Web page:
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Revival of the signed debs discussion


after the compromise of the Debian systems verifying the archive
against compromises has been a hot topic. In this mail I will suggest
a changes that would allow any willing user to verify the debian
archive (or his local mirror thereof) against compromised files. I
will outline some means of implementing it and drawbacks that come to

A related discussion was posted in 2000 on debian-devel:

So here we go, first summarizing what we have and then suggesting things.


Currently there are three trust mechanisms at work in the Debian archive:

1. sources are signed in the dsc file and kept in pool
2. binary uploads are signed in the changes file, mailed out and
3. Release.gpg -> Release -> Packages/Sources -> file chain of trust

I will assume gpg is secure, DDs act responsible, the user has a
trused debian keyring from somwhere (the CD he bought) and apt-secure
or similar tool is actually used to verify things. Assuming this
Debian provides some security:

- 1 and 2 ensures only a DD can upload something. Uploads are as
  secure as the maintainers (also meaning buildd + buildd admin) system.

- 1 allows every user to verify the source comes from a Debian

- 3 prevents mirror-in-the-middle attack, the user can verify he gets
  the files Debian released.

We have no continous trust chain going from the maintainer (also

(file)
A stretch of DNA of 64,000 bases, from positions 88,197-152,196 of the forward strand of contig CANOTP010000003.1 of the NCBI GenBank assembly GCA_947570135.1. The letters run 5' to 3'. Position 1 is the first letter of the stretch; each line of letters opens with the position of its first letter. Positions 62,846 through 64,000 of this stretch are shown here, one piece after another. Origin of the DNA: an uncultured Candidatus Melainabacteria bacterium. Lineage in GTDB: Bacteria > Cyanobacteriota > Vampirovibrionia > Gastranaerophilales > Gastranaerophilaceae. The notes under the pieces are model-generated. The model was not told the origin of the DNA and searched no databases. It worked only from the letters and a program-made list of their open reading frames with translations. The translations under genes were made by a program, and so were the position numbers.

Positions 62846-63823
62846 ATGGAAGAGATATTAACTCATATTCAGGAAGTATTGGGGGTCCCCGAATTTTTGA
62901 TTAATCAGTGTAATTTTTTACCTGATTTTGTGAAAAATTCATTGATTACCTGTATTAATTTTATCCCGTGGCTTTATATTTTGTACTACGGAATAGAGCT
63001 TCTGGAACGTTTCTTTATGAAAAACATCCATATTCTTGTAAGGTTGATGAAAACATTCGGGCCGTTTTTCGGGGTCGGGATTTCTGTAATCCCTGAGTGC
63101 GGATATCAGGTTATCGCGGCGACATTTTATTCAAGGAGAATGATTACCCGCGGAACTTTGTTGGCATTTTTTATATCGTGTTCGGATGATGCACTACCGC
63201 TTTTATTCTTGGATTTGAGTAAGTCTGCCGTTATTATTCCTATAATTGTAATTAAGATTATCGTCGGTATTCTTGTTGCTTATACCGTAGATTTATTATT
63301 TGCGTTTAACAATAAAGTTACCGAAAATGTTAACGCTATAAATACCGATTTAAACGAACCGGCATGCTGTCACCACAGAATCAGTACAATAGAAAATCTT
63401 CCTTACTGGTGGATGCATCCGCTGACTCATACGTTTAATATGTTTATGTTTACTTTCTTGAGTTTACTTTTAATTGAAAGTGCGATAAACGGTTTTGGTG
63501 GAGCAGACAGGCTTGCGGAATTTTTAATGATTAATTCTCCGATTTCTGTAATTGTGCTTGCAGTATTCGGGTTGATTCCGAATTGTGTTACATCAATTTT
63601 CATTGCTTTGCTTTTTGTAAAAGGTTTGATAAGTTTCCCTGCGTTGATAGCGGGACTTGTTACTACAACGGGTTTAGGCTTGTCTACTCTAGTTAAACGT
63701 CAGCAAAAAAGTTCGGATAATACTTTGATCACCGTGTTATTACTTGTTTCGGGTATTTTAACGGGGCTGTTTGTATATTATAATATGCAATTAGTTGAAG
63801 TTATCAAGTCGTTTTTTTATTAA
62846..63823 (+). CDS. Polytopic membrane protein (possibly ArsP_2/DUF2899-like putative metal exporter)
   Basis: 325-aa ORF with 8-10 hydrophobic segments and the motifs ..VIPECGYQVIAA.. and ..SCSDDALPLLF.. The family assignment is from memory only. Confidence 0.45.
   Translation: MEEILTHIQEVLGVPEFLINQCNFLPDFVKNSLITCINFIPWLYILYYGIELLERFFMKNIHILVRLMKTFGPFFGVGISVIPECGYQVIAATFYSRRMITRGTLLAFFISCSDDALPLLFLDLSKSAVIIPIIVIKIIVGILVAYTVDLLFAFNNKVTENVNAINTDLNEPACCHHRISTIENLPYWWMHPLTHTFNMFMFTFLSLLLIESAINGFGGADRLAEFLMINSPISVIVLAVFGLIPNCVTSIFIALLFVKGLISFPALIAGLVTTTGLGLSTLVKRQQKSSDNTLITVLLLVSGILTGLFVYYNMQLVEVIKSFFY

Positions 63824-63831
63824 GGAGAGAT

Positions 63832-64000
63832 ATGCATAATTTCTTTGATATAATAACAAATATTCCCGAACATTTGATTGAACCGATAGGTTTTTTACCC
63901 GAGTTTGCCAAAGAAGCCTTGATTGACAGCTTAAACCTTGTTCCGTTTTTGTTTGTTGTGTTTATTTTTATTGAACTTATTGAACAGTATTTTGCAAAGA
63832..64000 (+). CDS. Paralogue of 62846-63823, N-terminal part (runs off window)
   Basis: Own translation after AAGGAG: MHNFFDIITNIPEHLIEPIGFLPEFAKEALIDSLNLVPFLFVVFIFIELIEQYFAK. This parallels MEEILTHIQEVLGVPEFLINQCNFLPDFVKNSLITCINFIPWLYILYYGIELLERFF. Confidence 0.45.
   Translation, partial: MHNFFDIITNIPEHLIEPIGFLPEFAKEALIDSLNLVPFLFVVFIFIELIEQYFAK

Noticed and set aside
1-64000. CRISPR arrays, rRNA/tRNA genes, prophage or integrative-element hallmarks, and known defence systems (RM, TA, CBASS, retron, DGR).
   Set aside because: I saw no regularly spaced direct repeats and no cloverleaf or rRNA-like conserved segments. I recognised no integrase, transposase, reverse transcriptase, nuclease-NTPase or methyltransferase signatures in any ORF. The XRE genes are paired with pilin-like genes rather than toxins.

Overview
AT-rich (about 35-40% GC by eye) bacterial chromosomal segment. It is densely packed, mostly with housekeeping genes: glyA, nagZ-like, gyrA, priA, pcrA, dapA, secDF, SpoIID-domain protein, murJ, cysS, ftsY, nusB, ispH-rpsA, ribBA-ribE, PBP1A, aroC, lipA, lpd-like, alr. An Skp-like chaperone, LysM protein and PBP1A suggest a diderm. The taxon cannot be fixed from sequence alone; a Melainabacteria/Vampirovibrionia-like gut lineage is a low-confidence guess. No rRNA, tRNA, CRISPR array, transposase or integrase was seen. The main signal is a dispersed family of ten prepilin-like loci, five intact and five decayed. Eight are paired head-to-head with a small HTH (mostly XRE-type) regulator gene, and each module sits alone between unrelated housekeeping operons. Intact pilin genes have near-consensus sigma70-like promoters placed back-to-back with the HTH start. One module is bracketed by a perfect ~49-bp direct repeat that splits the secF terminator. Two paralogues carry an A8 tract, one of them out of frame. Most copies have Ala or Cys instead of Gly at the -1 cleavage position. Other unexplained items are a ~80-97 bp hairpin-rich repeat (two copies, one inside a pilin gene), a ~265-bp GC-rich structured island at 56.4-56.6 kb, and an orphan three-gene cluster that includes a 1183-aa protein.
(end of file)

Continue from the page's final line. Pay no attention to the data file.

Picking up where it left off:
meaning buildd + admin), ftp-master.d.o, mirrors to the user. A
compromised dinstall on master could replace binary uploads with
trojan versions without any user being able to detect it.


Can we make a trust chain going from the source to the finished deb?

One can't proof that a binary was cleanly build from a certain source
without any compromised toolchain introducing trojans so I won't even
think about trying to make an unbroken trust chain from the source to
the deb. But every deb is signed by a DD showing that to the best of
his knowledge the build was done cleanly. That information, stored in
the changes file, would act as a per deb signature but is not
preserved in any easily accessible way.


Deb signatures method A:

Every deb is signed through the .changes file. This information could
be kept in /pool/ along with each deb so its easily accessible and
available even if debian servers get compromised.

We are talking about 8000 packages for 11 architectures and say 2
versions of each package (stable, testing, unstable but some are the
same) with a 4K changes file each (assume 4K blocks on the FS), thats
~175K files and ~700MB data.

The huge amounts of files alone is a drawback, ftp mirrors won't like